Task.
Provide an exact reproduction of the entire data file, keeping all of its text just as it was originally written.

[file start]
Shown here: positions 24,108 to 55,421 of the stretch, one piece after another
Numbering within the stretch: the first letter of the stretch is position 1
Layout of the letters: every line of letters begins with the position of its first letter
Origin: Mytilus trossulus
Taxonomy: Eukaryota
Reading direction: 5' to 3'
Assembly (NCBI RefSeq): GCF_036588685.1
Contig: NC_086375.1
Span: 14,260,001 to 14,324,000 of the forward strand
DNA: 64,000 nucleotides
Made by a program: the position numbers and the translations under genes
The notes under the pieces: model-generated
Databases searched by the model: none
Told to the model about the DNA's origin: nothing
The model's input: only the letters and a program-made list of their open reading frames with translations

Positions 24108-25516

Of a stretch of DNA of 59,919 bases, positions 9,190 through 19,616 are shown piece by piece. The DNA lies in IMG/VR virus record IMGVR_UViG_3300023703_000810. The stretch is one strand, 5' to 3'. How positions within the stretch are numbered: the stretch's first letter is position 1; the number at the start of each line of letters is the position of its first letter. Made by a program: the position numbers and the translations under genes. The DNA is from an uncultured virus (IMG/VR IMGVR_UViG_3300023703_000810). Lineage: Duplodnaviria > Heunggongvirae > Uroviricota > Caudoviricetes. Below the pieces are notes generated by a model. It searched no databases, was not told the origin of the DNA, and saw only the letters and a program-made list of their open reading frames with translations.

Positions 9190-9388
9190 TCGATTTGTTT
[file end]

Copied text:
Shown here: positions 24,108 to 55,421 of the stretch, one piece after another
Numbering within the stretch: the first letter of the stretch is position 1
Layout of the letters: every line of letters begins with the position of its first letter
Origin: Mytilus trossulus
Taxonomy: Eukaryota
Reading direction: 5' to 3'
Assembly (NCBI RefSeq): GCF_036588685.1
Contig: NC_086375.1
Span: 14,260,001 to 14,324,000 of the forward strand
DNA: 64,000 nucleotides
Made by a program: the position numbers and the translations under genes
The notes under the pieces: model-generated
Databases searched by the model: none
Told to the model about the DNA's origin: nothing
The model's input: only the letters and a program-made list of their open reading frames with translations

Positions 24108-25516

Of a stretch of DNA of 59,919 bases, positions 9,190 through 19,616 are shown piece by piece. The DNA lies in IMG/VR virus record IMGVR_UViG_3300023703_000810. The stretch is one strand, 5' to 3'. How positions within the stretch are numbered: the stretch's first letter is position 1; the number at the start of each line of letters is the position of its first letter. Made by a program: the position numbers and the translations under genes. The DNA is from an uncultured virus (IMG/VR IMGVR_UViG_3300023703_000810). Lineage: Duplodnaviria > Heunggongvirae > Uroviricota > Caudoviricetes. Below the pieces are notes generated by a model. It searched no databases, was not told the origin of the DNA, and saw only the letters and a program-made list of their open reading frames with translations.

Positions 9190-9388
9190 TCGATTTGTTT